To some, Israeli race walker Shaul Ladany is the ultimate survivor -- a sporting champion who escaped a Nazi concentration camp and survived the 1972 Munich Olympics massacre, 40 years ago.
Today, Ladany lives in Omer where his house is marked by a wire sculpture of a man in mid-stride
that is affixed to the outside of his home. This year, Ladany turned 76, but he has hardly slowed down. He celebrated the same way he does every birthday — by walking his new age in kilometres.
Ladany's athletic history would be impressive under any circumstances.
He began his Olympic career in Mexico in 1968, and still holds the world record in the 50-mile (80-kilometre) category which he won in 1972, completing the distance in seven hours, 23 minutes and 50 seconds.
And six years ago, he clinched the world record in the 100-mile category for the over-70s.
But his success is all the more astonishing in light of the tragedy and hardship he has overcome, surviving first the Holocaust and then the 1972 Munich Games massacre, which left 11 members of the Israeli Olympic team dead — five athletes, four trainers and two referees.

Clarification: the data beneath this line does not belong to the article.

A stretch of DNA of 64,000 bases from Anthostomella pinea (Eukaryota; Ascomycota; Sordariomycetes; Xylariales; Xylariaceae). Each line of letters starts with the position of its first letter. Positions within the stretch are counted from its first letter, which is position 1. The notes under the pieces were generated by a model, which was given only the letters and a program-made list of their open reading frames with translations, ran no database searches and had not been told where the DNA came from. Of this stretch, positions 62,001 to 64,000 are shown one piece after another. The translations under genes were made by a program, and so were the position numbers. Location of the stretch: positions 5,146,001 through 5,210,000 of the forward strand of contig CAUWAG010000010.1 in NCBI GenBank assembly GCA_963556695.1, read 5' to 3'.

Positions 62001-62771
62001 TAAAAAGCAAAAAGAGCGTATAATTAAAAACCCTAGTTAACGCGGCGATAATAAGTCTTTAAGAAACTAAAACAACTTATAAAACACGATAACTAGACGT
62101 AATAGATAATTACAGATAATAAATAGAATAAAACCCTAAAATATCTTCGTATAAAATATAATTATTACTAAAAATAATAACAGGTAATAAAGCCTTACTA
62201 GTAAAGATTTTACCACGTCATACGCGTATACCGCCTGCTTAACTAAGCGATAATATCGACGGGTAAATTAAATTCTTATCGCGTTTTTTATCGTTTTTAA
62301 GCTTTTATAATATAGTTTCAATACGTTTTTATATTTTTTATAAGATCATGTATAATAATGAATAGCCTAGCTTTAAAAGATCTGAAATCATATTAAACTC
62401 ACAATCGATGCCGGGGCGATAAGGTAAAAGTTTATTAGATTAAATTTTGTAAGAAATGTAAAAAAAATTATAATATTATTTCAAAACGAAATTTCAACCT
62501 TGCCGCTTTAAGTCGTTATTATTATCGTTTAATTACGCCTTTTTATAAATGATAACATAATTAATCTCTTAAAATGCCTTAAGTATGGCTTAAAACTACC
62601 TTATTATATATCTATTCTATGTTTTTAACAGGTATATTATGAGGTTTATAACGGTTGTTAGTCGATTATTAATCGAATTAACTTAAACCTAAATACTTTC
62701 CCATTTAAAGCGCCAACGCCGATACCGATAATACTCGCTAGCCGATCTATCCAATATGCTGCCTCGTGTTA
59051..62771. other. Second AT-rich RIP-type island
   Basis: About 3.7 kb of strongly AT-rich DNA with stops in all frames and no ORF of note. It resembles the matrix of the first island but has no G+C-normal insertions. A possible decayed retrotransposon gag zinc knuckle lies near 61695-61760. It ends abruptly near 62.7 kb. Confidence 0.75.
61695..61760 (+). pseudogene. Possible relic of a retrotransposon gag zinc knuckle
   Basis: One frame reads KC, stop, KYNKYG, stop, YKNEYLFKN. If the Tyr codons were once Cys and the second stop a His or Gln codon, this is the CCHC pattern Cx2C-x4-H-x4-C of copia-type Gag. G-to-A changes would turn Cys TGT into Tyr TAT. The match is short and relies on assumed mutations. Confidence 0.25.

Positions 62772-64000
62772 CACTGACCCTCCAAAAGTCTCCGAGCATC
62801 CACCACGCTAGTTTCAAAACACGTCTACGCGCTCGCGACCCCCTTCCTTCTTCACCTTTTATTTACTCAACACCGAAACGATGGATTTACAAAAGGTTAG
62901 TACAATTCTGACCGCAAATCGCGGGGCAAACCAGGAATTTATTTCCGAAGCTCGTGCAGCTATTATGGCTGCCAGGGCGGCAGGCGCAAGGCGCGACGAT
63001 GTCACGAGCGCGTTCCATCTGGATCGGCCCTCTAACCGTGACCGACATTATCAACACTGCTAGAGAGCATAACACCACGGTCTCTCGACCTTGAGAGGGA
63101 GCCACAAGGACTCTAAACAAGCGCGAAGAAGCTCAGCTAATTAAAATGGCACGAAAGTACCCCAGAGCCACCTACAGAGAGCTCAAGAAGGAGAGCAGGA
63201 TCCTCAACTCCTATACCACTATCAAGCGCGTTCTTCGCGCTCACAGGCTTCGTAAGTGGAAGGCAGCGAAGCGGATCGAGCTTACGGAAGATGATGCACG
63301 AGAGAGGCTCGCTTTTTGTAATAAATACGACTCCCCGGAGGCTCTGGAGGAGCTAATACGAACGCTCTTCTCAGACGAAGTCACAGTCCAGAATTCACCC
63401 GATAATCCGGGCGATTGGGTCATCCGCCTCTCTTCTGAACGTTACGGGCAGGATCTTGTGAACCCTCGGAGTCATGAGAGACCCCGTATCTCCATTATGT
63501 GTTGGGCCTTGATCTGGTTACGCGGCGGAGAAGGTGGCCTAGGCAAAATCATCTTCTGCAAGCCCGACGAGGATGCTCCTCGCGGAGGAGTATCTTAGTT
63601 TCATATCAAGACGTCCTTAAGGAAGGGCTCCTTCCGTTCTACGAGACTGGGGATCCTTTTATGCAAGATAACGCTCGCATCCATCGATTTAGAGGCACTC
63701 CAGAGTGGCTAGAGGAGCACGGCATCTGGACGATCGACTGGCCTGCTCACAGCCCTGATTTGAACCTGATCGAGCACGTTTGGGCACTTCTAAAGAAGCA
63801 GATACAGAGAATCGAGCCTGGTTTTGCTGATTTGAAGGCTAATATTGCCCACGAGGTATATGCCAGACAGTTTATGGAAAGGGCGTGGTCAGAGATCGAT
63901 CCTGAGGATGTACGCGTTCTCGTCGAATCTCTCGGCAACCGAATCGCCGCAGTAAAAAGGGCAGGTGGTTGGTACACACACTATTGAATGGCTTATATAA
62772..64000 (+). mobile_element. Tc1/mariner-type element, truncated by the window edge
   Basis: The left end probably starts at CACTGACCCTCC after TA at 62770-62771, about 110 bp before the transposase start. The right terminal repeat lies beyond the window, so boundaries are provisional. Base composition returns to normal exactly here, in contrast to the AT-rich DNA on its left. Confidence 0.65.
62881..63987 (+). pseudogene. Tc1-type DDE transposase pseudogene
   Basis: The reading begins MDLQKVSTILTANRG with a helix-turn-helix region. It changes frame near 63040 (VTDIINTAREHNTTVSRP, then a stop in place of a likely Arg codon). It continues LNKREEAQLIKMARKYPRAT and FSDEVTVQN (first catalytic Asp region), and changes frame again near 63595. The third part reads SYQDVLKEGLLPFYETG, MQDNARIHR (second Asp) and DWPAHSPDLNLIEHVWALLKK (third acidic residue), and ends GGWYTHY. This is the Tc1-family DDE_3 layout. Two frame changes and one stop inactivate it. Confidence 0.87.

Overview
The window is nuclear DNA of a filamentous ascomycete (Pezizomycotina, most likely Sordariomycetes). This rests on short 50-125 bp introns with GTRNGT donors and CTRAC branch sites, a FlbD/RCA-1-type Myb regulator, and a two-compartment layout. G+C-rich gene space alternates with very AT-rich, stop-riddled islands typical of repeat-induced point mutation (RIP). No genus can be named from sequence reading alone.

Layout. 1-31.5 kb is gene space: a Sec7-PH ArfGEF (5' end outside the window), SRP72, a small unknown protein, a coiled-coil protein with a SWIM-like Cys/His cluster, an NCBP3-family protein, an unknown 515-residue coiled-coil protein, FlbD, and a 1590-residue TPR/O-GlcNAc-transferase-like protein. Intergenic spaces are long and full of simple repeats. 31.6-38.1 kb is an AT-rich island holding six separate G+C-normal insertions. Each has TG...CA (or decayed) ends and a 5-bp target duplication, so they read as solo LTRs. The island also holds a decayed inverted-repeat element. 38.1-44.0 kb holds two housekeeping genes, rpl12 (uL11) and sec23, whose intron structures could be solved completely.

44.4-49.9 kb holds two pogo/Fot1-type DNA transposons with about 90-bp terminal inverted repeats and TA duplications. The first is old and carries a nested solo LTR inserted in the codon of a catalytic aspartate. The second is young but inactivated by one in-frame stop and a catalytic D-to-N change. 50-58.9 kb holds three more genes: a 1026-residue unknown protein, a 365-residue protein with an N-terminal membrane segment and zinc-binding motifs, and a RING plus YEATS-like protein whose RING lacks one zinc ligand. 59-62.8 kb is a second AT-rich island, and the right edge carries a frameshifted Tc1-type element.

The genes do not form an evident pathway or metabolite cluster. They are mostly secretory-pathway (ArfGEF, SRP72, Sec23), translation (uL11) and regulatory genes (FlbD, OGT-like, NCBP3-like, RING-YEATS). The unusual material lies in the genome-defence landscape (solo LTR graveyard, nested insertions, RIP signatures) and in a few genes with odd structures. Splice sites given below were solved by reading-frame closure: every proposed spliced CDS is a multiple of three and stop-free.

“It was about 2:30 in the morning when I was woken up and warned that Arab terrorists were inside the Olympic village,” says Ladany, who managed to escape through his bedroom window.
“I have often lived through traumatic experiences,” Ladany said, recalling the bombing of his home by the Luftwaffe in April 1941 in Belgrade, his hometown in then Yugoslavia.
He was later rounded up with his parents in Budapest by the Nazis and shipped to the a concentration camp. But six months later, he and his parents made it onto a list of 1,685 Jews, including 318 children, who the infamous Adolf Eichmann agreed to release to Switzerland in exchange for $1,000 per person.
Years after his Olympic career ended, Ladany has shrunk, his legs bow slightly and he hunches a little. But he keeps on walking. “Any repeated physical effort bears fruit. Thanks to walking, I'm still on form and I can challenge myself,: he says.